By: Matt Bennett
This time of year usually has me working on getting my own trout boxes in order for my yearly trip up to southwestern Colorado for a few weeks of fishing and hunting at our family cabin. With all the craziness this year has brought, it will be the first year in a very long time that I won’t make it up.
However, a couple friends are moving across the country to the Pacific Northwest and asked me to put together a few flies as they fished their way up to their new home, and I was happy to oblige. They’re focusing on a few different fisheries in several states, everything from high country creeks to larger freestones and tailwaters. I put this together with more of the smaller rivers and high country creeks in mind, and am hopeful they’ll have some luck. It’s pretty much what I would have tied for myself headed up to Southwest Colorado for the fall.
As you can see in the top photo, I started with an assortment of larger dries – Tri-Color Morrish Hoppers, my own Backcountry Beetles in the back, and my friend Chris Johnson’s Fluff Beast (above) in the middle. I’ve found many trout in some of the less-pressured waters become less selective feeders as the nights start getting cool and are more likely to move for a larger meal, so the standard Hopper / Dropper combo is something I fish nearly all the time.
For droppers, I’m typically fishing Frenchie or Pheasant Tail variations with tungsten beads to get down through the faster, more oxygenated water I tend to find more fish in. Water flows in the area depend highly both on the past winter snowpack and the annual early summer monsoon season, and have been fairly low in the past few years, with a couple exceptions. For calmer water, I’ll drop something like an RS2 or similar, like the below.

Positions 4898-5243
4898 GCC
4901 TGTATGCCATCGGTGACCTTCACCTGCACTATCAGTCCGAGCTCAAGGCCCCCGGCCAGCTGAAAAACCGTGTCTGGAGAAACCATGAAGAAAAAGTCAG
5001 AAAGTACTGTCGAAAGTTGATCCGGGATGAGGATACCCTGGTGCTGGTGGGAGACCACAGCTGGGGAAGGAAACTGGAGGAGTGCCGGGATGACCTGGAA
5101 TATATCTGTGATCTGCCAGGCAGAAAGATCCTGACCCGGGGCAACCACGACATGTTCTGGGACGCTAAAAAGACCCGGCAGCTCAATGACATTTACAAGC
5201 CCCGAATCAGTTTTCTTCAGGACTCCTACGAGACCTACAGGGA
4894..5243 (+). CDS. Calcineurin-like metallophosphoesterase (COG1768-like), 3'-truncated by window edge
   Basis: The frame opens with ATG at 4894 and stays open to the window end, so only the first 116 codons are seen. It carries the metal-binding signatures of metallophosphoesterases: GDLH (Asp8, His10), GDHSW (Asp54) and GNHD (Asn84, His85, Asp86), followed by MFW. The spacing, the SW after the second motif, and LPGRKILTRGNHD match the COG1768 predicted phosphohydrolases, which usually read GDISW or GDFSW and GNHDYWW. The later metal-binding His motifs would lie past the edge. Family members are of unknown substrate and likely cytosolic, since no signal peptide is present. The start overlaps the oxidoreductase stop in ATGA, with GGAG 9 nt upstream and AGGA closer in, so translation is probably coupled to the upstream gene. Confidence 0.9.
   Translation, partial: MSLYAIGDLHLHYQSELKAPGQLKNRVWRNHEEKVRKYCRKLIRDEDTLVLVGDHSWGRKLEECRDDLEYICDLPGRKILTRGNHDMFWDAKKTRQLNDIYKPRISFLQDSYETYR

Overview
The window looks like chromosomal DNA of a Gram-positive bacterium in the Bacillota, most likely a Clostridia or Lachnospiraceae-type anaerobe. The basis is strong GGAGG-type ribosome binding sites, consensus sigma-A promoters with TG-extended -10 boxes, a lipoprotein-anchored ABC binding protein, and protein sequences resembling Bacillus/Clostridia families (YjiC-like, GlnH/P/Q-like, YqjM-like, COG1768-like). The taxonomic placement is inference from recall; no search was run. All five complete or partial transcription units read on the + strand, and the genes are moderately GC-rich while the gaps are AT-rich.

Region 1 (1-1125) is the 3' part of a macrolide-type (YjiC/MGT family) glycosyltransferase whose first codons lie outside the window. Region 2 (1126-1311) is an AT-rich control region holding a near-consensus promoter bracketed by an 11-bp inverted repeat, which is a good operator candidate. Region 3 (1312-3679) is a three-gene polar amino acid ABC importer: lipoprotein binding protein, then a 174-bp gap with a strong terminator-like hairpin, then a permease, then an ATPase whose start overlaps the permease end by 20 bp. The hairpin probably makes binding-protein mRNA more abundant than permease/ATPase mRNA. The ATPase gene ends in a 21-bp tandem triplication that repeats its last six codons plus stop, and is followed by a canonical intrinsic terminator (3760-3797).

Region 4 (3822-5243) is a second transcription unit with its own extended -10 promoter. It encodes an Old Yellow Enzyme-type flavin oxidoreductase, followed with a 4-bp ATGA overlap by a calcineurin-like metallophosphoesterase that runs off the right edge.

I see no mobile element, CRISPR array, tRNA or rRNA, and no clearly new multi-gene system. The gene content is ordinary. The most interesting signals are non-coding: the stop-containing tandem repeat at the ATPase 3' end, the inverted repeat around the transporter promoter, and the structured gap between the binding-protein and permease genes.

There’s a few sporadic hatches that tend to still happen in the fall where I frequently fish, mostly some remnant Pale Morning Duns or, if you luck on a cool, rainy day, you might find a nice Blue Wing Olive hatch, so I always have a few of those in the box. I tend to favor Parachute or Cripple-style mayflies for my own fishing, like the below CDC Cripples, which are easier targets for cruising fish.
And, of course, you can’t fish the Rockies without some Chubby Chernobyls. Here’s a smaller version I’ve started fishing the past few years that’s scaled down for some of the smaller waters I frequent.
Finally, I always have a box full of streamers, mostly my Lunch and Brunch Moneys that I carry with me. There’s arguments to be made for all kinds of color options, but always have a few juvenile trout-colored Brunch Moneys in the fall, like below.
That rounds out the box. I personally have an incredibly hard time fishing out of just one box even for a couple hours on the water, and always bring entirely too much stuff. But, if you were looking to trout fish over the next two or so months in the Western Rockies, I think you could do a lot worse than the above!
Feel free to shoot me a message on Instagram (@flygeekmatt) with questions or comments – I’m always happy to talk flies and share the recipes for the above patterns. Good luck on the water this fall!